CFF Review: 'Clapboard Jungle' Is a Collective Sigh Aimed at the Independent Film Industry Directed by Justin McConnell
Published Jun 04, 2020Shot over a turbulent five years of trying to get a project of the ground and into a theatre, Justin McConnell's Clapboard Jungle is an eye-opening odyssey into the masochistic drive that structures the Independent film business. While intimately documenting the setbacks and hurdles he experienced in attempting to secure funding for the 2018 fantasy-horror film Lifechanger (among other projects which never saw the light of day), he casts his journey against the backdrop of myriad people who have "made it" in the independent film business, all airing their collective grievances and frustrations with the hoops they themselves had to jump through. The resulting film paints a bleak portrait for the future of independent genre cinema by uncomfortably confirming that the struggle, self-doubt, and challenges of getting a film from concept to VOD service are universal.
McConnell himself proves a vulnerable and engaging presence that gives Clapboard Jungle its heart. While not overly personable, especially when a potential distributor or contact drops out on him (as so often happens in this film), he gives off the air of an exasperated professional who can't let go of his dream. While baffled by the business side of the industry he works in, his revealing diary entries, which structure the film, demonstrate his tenacity to learn and conquer a system that has crushed many young hopefuls like him in the past.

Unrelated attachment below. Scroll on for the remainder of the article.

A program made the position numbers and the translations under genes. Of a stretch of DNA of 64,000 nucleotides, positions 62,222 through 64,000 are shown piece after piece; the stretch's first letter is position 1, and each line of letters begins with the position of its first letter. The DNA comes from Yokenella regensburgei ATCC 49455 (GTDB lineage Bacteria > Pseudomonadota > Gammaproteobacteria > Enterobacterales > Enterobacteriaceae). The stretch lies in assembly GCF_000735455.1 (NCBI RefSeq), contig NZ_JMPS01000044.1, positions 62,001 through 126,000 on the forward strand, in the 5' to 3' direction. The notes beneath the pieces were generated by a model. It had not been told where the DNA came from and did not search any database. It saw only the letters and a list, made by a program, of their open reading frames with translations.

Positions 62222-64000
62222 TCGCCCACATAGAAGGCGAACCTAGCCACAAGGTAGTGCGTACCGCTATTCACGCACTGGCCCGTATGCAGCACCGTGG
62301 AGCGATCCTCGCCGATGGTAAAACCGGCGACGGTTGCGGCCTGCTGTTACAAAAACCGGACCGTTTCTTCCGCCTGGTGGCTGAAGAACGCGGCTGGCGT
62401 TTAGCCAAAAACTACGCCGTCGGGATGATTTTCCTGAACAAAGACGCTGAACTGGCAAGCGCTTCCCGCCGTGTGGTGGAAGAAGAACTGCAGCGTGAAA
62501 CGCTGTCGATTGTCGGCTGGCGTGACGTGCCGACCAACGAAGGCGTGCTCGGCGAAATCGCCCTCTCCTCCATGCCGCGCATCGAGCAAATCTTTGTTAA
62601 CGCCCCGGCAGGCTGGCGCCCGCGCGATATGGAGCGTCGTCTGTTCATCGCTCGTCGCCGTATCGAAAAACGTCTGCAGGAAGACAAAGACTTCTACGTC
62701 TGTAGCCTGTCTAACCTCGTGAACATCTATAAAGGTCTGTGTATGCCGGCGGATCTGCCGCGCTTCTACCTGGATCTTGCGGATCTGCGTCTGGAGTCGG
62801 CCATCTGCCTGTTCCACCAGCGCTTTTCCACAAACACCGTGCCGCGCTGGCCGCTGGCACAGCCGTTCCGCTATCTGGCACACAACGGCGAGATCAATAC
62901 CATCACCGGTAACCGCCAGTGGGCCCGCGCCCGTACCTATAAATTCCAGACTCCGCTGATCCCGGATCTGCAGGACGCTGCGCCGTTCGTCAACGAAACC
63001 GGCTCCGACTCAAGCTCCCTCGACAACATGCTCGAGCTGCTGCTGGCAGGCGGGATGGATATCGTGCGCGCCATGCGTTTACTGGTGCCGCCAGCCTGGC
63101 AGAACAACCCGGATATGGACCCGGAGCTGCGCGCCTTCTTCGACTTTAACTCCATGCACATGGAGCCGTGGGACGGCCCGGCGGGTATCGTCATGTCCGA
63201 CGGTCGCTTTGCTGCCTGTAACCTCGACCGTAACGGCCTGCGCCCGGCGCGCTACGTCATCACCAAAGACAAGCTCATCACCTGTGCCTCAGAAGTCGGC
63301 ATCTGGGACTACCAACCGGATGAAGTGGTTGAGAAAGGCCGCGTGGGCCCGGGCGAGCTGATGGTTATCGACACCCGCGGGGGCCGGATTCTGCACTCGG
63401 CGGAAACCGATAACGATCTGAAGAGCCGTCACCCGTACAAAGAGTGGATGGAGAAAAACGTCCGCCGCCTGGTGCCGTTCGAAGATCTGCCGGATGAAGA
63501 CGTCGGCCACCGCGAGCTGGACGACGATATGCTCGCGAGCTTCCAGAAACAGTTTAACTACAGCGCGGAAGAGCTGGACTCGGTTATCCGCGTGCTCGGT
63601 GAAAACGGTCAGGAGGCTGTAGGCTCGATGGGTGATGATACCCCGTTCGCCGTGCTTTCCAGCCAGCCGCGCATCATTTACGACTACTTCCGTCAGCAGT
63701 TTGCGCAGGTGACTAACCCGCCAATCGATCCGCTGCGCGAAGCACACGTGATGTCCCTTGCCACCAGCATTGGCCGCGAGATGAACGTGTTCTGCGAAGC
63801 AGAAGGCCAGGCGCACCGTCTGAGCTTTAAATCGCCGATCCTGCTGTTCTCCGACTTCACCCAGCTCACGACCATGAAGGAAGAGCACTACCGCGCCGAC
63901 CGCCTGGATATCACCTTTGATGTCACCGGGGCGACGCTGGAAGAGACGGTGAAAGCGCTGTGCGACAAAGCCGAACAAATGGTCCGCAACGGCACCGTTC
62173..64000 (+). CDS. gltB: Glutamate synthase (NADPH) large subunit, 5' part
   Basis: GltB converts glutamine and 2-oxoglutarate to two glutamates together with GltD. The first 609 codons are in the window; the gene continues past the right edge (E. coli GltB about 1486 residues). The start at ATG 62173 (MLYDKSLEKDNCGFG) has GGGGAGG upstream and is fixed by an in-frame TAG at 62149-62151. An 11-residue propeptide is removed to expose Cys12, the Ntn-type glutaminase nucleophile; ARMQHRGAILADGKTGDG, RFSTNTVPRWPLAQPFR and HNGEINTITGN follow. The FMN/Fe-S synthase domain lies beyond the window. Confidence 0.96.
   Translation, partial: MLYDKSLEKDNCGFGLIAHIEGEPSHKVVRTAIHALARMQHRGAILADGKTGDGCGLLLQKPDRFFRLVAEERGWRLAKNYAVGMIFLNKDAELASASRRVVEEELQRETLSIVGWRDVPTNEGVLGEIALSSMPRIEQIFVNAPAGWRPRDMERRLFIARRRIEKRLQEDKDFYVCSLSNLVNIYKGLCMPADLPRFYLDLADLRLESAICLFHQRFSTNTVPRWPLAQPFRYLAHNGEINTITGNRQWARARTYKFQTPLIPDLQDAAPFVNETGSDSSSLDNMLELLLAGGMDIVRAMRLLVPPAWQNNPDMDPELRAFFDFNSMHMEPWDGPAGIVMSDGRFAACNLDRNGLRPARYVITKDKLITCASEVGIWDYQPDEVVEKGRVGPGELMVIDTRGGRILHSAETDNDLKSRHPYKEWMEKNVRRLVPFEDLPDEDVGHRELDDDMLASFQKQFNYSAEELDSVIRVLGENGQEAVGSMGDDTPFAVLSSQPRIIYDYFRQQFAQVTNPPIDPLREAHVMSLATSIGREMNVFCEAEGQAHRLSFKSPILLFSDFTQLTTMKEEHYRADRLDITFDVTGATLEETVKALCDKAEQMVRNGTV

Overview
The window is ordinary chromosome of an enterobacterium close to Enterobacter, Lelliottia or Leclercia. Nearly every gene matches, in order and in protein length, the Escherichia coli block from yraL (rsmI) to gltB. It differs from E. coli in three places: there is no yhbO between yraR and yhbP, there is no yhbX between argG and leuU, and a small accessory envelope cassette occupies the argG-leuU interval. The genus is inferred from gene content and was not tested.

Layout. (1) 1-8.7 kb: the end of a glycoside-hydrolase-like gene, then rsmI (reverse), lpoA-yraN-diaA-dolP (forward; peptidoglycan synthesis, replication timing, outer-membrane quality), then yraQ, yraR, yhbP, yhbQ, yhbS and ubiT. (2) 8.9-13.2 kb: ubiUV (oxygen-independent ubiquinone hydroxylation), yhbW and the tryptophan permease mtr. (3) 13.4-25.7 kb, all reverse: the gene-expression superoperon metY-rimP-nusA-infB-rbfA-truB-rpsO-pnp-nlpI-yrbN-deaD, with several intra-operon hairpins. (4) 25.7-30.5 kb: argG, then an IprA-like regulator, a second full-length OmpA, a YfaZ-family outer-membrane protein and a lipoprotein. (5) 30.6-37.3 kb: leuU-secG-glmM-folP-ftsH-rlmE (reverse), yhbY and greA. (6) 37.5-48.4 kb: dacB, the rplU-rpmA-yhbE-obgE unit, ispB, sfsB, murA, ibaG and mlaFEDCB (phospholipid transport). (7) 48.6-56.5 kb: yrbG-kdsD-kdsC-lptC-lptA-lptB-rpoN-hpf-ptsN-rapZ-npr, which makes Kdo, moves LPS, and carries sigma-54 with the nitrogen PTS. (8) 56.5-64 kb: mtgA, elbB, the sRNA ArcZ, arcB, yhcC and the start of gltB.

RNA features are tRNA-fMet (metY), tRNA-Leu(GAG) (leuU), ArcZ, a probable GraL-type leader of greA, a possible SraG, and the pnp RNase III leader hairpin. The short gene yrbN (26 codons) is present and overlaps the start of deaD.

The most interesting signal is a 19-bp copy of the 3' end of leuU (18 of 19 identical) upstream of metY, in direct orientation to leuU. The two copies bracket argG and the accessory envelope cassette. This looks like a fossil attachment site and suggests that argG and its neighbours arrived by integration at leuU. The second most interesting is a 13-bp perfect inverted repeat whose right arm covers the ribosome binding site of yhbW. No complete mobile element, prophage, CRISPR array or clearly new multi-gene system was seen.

Along that way is a veritable who's who of the independent genre film world, including actors, directors, producers, distributors and product managers, all primed to finally air the resentments they've built up over how the industry has treated them. Their insight and step-by-step breakdown over how a film in this circle of the industry actually gets made turns Clapboard Jungle into a must-watch — a vital resource overflowing with pivotal information for aspiring directors out there who could really benefit from it. Crossed with McConnel walking the audience through each of these steps in detail as he shops his film around, this film could be used as an instruction manual on how to fund and release independent movies, akin to Lloyd Kaufman's Make Your Own Damn Movie (who is, unsurprisingly, in the film too).
Its insight into why and how the industry is the way it is, however, could be stronger. As a movie that can be best described as a collective sigh aimed at the state of independent film, Clapboard Jungle and its amassed panel of industry insiders take a scattershot approach to pointing the finger at why making movies is such a war of attrition nowadays. Too much content, critics, streaming subscription services — all this and more come up in the interviewees' diagnoses as to how we got where we are.
That aside, as a personal filmmaker's journey of survival in the ebbs and flows of an unpredictable and unwelcoming industry, Clapboard Jungle is a sharp and concerning look at the state of independent film. While its bountiful tips on how to navigate the business are invaluable, McConnel's personally documented story of failure and triumph is equally engrossing.
The year's Canadian Film Fest airs on Super Channel Fuse. See the schedule here. (Indiecan Entertainment)